There are clearly a wide range of initiatives designed to improve participation in sport, particularly for young people, and with a welcome emphasis on people with disabilities.


Sport to improve education, civil engagement and quality of life

Improving the quality of life for residents of Paris and France, and making the Games as inclusive and accessible as possible, is also central to the Legacy and Sustainability plan. The plan emphasises its commitment to ‘boosting regional growth and appeal’, and particularly to enhancing the local area in the 18th, 19th, and 20th arrondissements of Paris and the Seine-Saint-Denis area.

To meet these goals, Paris 2024 have signed a Social Charter with trade unions and employer organisations, which sets out sixteen commitments to promote decent working conditions and encourage integration of vulnerable groups, including people in long-term unemployment and people with disabilities. They have also signed a charter to promote local employment and community development, which allocates 10% of hours to be worked on Games projects to the long-term unemployed, people in work-study programmes, and residents in disadvantaged areas.

One major example of improving quality of life is in the plans for the Athletes’ Village, which will leave a ‘major urban legacy’. After the event, the Village will leave behind a sustainable neighbourhood for local residents, including housing, shops, public facilities, and green spaces, and will include between 25% and 40% social housing. It will also be energy efficient, carbon neutral, and will protect biodiversity.

Paris 2024 will also build on a ‘strong volunteering culture’ in France and promote civic engagement through various programmes. Together with the French National Civic Service Agency and the French National Olympic and Sports Committee, Paris 2024 will offer 10,000 young people civic service assignments through their ‘Generation 2024’ programme. It will also implement a new programme, ‘Leaders of Tomorrow’, to give young people access to positions of responsibility within sports organisations alongside training and mentoring.

Meanwhile, Paris 2024 has also committed to funding 150 development, renovation, and accessibility projects. The Impact 2024 International initiative, in partnership with AFD, has awarded a total of €320,821 to ten projects in seven African countries for work focusing on gender equality, education, health, and inclusion of people with disabilities. At the same time, the Paris 2024-AFD incubator will help elite athletes in France and Africa successfully transition at the end of their careers.

The Legacy plan also places an emphasis on gender equality, accessibility, and raising awareness of disability. All venues will be accessible by public transport, while audio description and improved positioning for wheelchair users at event sites will improve accessibility. Paris 2024 has also announced a charitable ticketing initiative, which will improve access for families, young people, senior citizens, and people with disabilities to access the Games. Meanwhile, in 2024 ‘there will be total gender equality among the 10,500 Olympic athletes that qualify – for the first time in the Games’ history’. Paris 2024 itself scored 91 out of 100 points in the French Ministry of Labour’s gender quality index in 2022.

Plans for improving quality of life for local people are extensive, but it will be important to continue to monitor ongoing initiatives, as well as post-Games legacies, to truly evaluate the impact on local communities.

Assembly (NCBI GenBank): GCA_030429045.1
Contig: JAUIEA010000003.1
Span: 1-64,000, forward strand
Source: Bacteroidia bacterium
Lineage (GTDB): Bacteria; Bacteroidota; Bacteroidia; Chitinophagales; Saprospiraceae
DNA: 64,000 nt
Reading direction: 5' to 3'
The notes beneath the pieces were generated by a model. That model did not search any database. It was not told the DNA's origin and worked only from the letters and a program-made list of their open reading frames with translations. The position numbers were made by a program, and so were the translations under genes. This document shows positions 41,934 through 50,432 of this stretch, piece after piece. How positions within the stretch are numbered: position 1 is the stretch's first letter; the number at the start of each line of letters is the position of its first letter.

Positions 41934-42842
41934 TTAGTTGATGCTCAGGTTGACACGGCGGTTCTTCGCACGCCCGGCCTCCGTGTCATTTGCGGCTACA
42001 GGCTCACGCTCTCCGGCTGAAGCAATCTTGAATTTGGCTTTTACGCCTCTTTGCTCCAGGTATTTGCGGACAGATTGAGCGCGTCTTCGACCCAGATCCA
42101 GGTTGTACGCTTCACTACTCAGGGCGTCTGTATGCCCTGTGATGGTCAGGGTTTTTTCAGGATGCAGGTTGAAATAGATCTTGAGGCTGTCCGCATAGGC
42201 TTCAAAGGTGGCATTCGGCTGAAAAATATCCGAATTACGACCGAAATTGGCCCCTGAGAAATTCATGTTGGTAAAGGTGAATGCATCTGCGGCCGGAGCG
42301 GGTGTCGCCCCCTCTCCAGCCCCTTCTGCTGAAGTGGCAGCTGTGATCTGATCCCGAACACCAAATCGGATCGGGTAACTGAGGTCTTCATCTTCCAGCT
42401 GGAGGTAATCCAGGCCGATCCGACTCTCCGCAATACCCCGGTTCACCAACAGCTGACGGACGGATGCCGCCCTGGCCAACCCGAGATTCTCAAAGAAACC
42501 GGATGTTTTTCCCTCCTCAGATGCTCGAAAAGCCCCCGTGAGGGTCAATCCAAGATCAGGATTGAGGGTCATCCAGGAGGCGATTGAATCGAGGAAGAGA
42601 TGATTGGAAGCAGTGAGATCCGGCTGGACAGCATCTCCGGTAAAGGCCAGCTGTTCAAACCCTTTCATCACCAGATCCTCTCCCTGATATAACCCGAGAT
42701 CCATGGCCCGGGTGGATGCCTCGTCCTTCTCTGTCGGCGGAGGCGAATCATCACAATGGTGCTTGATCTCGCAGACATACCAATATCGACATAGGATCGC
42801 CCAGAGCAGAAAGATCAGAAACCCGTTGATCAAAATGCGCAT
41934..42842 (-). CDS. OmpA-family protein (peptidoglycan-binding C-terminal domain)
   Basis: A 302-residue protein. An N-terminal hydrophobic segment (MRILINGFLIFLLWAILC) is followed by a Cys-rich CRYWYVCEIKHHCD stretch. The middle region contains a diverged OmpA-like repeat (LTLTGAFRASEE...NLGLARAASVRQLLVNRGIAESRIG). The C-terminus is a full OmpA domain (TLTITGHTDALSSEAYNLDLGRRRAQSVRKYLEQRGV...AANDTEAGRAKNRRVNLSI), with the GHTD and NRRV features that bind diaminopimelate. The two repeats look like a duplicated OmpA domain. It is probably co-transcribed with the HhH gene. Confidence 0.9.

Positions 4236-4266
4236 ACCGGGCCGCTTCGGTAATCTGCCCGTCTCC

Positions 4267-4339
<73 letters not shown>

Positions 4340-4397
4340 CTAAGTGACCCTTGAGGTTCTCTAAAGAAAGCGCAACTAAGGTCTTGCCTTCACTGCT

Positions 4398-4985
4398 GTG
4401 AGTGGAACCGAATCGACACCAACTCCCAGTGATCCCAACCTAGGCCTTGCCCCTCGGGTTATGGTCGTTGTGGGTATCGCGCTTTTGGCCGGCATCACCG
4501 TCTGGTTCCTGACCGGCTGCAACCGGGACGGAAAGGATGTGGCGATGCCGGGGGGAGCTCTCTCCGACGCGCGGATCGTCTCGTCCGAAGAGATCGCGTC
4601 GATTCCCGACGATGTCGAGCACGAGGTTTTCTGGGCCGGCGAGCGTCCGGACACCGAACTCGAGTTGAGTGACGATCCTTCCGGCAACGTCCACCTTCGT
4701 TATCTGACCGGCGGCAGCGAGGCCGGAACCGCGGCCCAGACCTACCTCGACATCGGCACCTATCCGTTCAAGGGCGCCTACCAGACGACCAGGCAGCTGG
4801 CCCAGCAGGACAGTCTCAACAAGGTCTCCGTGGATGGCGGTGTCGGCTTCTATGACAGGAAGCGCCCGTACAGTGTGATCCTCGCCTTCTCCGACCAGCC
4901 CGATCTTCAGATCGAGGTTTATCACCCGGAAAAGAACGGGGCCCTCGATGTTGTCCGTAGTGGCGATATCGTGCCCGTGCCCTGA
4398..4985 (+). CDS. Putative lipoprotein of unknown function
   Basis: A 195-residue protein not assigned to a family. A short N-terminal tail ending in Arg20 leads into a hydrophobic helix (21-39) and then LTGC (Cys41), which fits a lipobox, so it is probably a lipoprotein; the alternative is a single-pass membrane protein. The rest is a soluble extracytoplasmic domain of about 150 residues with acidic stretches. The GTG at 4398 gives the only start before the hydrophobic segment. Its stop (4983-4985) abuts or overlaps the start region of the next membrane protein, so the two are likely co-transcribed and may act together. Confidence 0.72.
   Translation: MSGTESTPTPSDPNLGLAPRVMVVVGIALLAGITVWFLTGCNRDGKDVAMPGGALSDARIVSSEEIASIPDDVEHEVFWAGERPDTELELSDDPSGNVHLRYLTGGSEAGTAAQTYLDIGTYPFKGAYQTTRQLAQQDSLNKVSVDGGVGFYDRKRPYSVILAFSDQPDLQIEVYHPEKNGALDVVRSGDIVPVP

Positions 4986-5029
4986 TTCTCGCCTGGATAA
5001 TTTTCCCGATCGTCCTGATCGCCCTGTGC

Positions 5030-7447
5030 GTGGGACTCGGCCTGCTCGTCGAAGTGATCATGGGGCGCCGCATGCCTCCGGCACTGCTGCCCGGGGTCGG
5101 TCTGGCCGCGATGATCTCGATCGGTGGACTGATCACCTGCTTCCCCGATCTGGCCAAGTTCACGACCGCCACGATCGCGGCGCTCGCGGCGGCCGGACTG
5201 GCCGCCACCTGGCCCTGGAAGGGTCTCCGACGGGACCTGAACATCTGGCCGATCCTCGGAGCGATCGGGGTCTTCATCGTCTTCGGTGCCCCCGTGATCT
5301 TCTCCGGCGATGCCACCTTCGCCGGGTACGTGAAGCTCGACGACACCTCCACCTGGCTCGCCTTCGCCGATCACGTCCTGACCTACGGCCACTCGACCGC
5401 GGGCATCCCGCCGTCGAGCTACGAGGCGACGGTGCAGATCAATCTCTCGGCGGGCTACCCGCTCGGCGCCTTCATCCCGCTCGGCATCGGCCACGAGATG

Eco-Responsible Games that harness sustainable solutions

The environment was central to the original bid for Paris 2024, and the ambitious environmental aims of the event are significant: Paris 2024 aims to halve emissions from previous Games and offset more carbon than the event will generate. The claim is that Paris 2024 ‘will become the first major sporting event to positively impact the climate’.

To reach these goals, the Games will use 95% existing or temporary venues. The only new build projects will be the Olympic and Paralympic Village and the Aquatics Centre, both of which will provide eco-friendly areas and new resources for residents.

Meanwhile, a voluntary compensation plan will go ‘over and above’ carbon neutrality across scope 1, 2, and 3 emissions, which will account for international spectator travel. Offsetting projects chosen will be international and adhere to international certification requirements. The organisers of Paris 2024 have also used a new model for offsetting: rather than reporting and offsetting after the event, they will set a ‘target carbon footprint’, and offset above and beyond this level of emissions.

Other initiatives will include a sustainability management plan; an emphasis on circular economy; sustainable food sourcing; clean mobility solutions; biodiversity protection; and water management. For example, Paris 2024 has published its own Food Vision, which lays out plans for a sustainable catering service. Meanwhile, the Paris 2024 headquarters in Seine-Saint-Denis includes zero food waste, zero single-use plastics, eco-responsible furniture, low-carbon meals, active mobility options for employees, and 100% green energy. Paris 2024 is also encouraging innovation in this area, and has allocated €13m to implement environmental excellence projects.

The environmental goals are central to the Games’ sustainability plan, and the ambitions are . If emissions can be halved and offset as planned, Paris 2024 is set to leave a historic legacy and provide a model for future events. Transparency will be key along the way, particularly when it comes to reporting on emissions and identifying appropriate offsetting projects.

Transparent reporting and governance

With eighteen months remaining until the start of Paris 2024, a framework for reporting on sustainability activities is already in motion, with the publication of both the Legacy and Sustainability Plan and the Sustainability and Legacy Report.

The Legacy and Sustainability Plan provides some detail on budgets for legacy and environment initiatives, though not in granular detail, while details of the Board of Directors is available on their website, as well as details on committees. Paris 2024 is also working with the IOC and OECD to develop tools for assessment and impact measurement.